Washing machines and dryers at coin laundries increasingly accept credit cards and mobile payments. The reason for the change? It’s all about convenience. Paying with plastic means there’s no reason to save a bucket of quarters.
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Need to wash your clothes but forgot your quarters? No worries. Coin laundries are increasingly taking credit cards and even mobile payments.
The coin-operated washers and dryers in my apartment community here in Austin, Texas, were replaced this week with units that take only credit cards.
Brian Wallace, president and CEO of the Coin Laundry Association, says the group’s 2018 survey found 12 percent of coin laundries now accept quarters, credit cards, debit cards, reloadable payment cards or mobile payments (or some combination of these payment methods).
As seen in the photo above, some washers and dryers even accept contactless payments – meaning you could pay with a card with the waves symbol (no dipping or swiping required), a mobile wallet or your Apple or Fitbit watch.
The shift to other payment methods reflects “consumer interest in using credit cards,” Wallace says. Vending machines often accept credit cards now, he notes.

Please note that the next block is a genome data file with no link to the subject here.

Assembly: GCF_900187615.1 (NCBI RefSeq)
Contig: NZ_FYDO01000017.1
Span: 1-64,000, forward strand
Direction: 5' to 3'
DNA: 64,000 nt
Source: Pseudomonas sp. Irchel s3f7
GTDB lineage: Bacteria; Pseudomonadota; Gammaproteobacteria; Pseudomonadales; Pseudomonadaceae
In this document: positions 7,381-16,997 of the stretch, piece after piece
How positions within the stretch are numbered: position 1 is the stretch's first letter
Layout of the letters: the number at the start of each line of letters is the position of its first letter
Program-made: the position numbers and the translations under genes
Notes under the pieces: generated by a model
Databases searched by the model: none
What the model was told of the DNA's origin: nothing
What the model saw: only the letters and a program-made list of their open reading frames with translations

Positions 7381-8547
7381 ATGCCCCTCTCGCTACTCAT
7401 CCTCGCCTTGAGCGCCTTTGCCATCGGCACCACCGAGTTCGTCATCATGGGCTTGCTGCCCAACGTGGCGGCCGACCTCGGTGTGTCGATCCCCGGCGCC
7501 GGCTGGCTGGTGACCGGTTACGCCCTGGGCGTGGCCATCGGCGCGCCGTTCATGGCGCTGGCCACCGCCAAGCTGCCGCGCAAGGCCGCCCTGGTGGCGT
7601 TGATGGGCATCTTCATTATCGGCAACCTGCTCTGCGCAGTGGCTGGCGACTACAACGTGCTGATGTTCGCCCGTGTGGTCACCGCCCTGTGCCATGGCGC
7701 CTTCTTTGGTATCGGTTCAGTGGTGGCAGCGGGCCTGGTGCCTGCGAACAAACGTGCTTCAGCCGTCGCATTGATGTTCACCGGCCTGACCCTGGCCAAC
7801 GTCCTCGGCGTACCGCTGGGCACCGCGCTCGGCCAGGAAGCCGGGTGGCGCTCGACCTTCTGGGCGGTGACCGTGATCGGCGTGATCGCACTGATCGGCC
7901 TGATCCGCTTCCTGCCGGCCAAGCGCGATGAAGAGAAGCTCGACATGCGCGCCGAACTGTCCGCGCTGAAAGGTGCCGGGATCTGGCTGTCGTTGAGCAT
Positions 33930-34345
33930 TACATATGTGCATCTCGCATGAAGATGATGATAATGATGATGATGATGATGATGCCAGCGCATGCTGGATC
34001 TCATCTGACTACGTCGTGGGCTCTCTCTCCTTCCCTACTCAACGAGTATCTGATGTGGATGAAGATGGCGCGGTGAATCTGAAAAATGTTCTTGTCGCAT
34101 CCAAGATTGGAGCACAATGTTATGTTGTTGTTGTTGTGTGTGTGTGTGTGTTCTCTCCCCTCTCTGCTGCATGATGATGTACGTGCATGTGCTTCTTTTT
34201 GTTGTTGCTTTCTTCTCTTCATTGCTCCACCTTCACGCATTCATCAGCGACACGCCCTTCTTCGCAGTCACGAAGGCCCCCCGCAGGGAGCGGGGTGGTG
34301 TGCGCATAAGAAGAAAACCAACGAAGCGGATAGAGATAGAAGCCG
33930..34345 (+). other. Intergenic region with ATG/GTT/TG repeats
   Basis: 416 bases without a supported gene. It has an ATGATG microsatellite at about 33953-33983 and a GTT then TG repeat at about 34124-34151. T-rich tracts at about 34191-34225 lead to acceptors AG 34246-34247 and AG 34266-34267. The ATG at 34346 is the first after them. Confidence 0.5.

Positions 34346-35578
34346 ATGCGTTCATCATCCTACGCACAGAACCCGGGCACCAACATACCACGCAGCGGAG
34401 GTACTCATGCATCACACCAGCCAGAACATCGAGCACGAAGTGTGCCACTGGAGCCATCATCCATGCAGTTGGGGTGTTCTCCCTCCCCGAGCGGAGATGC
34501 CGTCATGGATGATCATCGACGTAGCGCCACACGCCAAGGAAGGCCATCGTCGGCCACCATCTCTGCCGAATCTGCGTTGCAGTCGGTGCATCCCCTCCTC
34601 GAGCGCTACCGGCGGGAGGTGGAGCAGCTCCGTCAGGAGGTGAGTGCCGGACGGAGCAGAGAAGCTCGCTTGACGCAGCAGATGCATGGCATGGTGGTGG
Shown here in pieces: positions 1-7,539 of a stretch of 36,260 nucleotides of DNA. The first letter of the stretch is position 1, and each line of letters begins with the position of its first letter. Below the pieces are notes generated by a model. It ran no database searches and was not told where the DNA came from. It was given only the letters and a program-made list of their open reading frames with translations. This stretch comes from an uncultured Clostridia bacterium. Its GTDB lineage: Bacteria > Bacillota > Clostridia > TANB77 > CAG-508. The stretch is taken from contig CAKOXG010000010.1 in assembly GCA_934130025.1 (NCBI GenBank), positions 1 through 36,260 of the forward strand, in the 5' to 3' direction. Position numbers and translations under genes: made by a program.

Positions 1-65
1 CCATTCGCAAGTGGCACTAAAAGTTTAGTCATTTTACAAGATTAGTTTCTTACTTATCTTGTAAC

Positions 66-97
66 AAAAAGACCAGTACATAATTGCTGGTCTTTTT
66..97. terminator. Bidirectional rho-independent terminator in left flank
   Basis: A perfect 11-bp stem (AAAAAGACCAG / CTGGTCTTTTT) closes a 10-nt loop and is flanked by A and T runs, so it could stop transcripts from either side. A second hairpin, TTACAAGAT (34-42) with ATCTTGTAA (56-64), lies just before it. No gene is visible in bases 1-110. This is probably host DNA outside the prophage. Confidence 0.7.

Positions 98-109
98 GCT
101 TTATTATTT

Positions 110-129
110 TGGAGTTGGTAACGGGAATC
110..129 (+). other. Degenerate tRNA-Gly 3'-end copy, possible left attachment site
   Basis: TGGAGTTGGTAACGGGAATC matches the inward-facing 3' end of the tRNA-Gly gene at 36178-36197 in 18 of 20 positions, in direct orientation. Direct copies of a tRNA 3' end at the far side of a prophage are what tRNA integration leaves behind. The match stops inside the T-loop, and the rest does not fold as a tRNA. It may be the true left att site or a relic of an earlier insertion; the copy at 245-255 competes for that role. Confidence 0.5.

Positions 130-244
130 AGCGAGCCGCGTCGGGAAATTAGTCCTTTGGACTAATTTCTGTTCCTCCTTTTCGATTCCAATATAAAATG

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Cards also make it easier to pay for larger-capacity washers. When you’re feeding quarters to an XL appliance that will do the equivalent of four, five or six loads, you are going to be weighted down with a lot of quarters as you head into the laundry. Swiping or inserting your credit card is a lot simpler.
Some “hip” eco-friendly laundries even have smartphone apps, making payments easier – and adding some extra benefits. At Spin Laundry Lounge in Portland, Oregon, you can text STATUS for machine availability, and you will get a text alert when your laundry is finished. While you wait for the spin cycle or watch your clothes go round and round in the dryer, you can pay with your card, cash or Apple Pay for pastries, coffee, beer or wine.
At most self-serve laundries across the U.S., cash is still king, Wallace says, though he notes that as more laundries accept credit cards the name of the Coin Laundry Association may need to change. That’s a ways off, though.
“There are still an awful lot of quarters going through the laundries in the U.S.,” he says.